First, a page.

Education is right, not privilege, Malala tells UN
UNITED NATIONS: Accompanied by 193 children holding lanterns, Malala Yusufzai persuaded leaders from across the world to promise that every child would have the right to safe, free and quality education.
“Education is not a privilege, education is a right,” Malala told world leaders at the opening session of the 2030 sustainable development summit.
Prime Minister Nawaz Sharif missed the opening session where the 2030 agenda for sustainable development was adopted because he left London late. But his absence was not missed.
The desire of the Pakistani people for education, prosperity and peace was heard loud and clear as Malala presented their case more aptly than any Pakistani leader could.
“Look up, because the future generation is raising their voice,” she said. “Education is hope. Education is peace,” said the girl the Taliban could not kill while urging world leaders to “make this world not just a better place, but the best place to live”.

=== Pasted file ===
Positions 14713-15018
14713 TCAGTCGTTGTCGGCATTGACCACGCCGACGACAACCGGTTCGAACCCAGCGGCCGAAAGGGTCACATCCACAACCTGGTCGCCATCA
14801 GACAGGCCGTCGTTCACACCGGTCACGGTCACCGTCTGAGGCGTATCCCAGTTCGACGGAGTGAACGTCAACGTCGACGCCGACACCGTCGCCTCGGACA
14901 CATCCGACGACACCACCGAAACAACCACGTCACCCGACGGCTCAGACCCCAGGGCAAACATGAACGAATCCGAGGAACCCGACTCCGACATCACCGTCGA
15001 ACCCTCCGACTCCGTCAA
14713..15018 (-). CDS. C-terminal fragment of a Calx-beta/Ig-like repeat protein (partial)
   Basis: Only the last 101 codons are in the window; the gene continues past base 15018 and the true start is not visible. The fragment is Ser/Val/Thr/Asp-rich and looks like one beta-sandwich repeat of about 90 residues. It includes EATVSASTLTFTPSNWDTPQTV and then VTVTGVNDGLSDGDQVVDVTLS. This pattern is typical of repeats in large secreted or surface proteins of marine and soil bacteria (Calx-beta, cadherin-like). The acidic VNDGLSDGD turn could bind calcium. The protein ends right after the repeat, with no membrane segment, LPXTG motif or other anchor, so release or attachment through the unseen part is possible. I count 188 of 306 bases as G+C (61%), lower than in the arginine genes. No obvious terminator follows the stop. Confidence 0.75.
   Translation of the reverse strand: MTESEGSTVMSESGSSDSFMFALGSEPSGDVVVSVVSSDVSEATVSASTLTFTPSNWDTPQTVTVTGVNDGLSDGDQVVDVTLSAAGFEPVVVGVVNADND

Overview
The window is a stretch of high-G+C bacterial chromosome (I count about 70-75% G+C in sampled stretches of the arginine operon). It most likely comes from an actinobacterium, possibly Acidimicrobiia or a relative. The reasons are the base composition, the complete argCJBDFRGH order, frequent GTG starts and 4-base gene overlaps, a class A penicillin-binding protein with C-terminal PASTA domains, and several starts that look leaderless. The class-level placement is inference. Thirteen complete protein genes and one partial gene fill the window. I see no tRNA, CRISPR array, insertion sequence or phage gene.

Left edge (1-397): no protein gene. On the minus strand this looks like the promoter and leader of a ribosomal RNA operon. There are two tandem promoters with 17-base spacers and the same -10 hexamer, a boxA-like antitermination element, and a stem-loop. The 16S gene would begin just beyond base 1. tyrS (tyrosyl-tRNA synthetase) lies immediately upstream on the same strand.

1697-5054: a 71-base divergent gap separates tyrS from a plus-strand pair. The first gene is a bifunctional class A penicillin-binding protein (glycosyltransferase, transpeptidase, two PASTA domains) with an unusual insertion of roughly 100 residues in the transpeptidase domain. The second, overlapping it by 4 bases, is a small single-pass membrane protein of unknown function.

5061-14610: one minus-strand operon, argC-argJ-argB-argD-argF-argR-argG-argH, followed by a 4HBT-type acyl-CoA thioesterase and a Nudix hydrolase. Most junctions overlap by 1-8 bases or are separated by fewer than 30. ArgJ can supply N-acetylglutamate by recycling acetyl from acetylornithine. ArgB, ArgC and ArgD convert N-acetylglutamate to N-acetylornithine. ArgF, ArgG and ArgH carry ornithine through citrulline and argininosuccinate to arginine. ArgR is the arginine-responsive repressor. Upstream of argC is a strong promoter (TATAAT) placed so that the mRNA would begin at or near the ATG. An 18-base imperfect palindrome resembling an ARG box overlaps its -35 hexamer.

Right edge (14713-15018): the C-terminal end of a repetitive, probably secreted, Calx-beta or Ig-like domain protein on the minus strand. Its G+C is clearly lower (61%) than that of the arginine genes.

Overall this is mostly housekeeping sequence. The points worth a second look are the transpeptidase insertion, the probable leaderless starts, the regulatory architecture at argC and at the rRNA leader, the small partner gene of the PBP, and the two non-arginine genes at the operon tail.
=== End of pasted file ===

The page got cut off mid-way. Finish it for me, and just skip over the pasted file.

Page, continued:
After her address, Malala and her companions, each representing 193 member states of the United Nations, went to a news conference. Malala and girl ambassadors from Syria, Nigeria and Pakistan echoed their call for education at the news conference too, urging the international community to ensure that every child gets 12 years of safe, free and quality education.
“They should think about their own children. No world leader would want their own daughter, their own son to be neglected in education, to be neglected in society, and to not be given full rights,” Malala said.
Malala also used her speech to shine light on the tragedies of the girls abducted by Boko Haram and of the children fleeing Syria with their families.
The 17 Global Goals are part of the 2030 Agenda for Sustainable Development, which was adopted by the General Assembly just minutes after the youngest-ever Nobel Laureate addressed the opening session.—M. H. and A. I.